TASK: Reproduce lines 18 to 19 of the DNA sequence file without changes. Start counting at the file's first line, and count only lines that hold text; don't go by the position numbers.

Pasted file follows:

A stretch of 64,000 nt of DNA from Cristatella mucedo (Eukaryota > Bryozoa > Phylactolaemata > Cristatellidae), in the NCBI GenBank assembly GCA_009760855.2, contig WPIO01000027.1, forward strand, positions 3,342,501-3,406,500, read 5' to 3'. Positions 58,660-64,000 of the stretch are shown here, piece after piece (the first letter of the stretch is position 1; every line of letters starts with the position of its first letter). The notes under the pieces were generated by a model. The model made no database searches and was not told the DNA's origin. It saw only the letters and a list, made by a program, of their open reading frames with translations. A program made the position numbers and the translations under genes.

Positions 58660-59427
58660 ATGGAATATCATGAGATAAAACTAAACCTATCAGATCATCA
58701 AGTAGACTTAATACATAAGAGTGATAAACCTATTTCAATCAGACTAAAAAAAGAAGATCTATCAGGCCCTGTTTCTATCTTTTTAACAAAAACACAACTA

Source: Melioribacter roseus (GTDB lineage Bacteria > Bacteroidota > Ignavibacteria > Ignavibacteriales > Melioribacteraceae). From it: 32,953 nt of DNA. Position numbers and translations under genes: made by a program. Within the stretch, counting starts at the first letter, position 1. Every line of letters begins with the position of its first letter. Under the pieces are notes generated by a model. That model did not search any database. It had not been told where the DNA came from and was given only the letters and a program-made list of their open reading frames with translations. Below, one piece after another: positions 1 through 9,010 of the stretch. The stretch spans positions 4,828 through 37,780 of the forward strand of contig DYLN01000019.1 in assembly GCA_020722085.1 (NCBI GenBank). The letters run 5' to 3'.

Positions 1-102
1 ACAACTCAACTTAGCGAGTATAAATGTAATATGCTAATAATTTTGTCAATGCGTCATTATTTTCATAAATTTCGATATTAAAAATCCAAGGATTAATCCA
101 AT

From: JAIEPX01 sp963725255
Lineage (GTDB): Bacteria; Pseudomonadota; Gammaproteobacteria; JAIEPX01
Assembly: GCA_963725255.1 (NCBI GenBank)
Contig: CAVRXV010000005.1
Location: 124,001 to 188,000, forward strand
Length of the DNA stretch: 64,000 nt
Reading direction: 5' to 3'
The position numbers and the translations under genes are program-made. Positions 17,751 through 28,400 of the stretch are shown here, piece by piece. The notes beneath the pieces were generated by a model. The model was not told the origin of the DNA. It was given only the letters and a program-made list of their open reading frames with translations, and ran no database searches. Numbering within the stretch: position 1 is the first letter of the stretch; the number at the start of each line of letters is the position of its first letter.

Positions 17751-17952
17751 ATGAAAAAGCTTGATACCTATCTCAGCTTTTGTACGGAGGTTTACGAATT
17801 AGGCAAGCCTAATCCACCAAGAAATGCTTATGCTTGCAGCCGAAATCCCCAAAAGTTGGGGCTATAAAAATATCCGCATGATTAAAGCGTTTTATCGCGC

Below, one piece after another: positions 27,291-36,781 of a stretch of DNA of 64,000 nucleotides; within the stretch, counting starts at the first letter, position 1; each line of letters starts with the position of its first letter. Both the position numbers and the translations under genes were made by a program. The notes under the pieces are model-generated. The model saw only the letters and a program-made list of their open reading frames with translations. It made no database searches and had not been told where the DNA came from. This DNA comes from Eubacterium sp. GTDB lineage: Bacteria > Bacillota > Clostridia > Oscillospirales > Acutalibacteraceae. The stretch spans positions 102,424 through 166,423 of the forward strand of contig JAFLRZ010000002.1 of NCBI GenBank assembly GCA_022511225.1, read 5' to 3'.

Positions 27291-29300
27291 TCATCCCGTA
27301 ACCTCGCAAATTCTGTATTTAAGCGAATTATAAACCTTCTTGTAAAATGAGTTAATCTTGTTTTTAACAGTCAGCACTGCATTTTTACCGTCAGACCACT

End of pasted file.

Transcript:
17751 ATGAAAAAGCTTGATACCTATCTCAGCTTTTGTACGGAGGTTTACGAATT
17801 AGGCAAGCCTAATCCACCAAGAAATGCTTATGCTTGCAGCCGAAATCCCCAAAAGTTGGGGCTATAAAAATATCCGCATGATTAAAGCGTTTTATCGCGC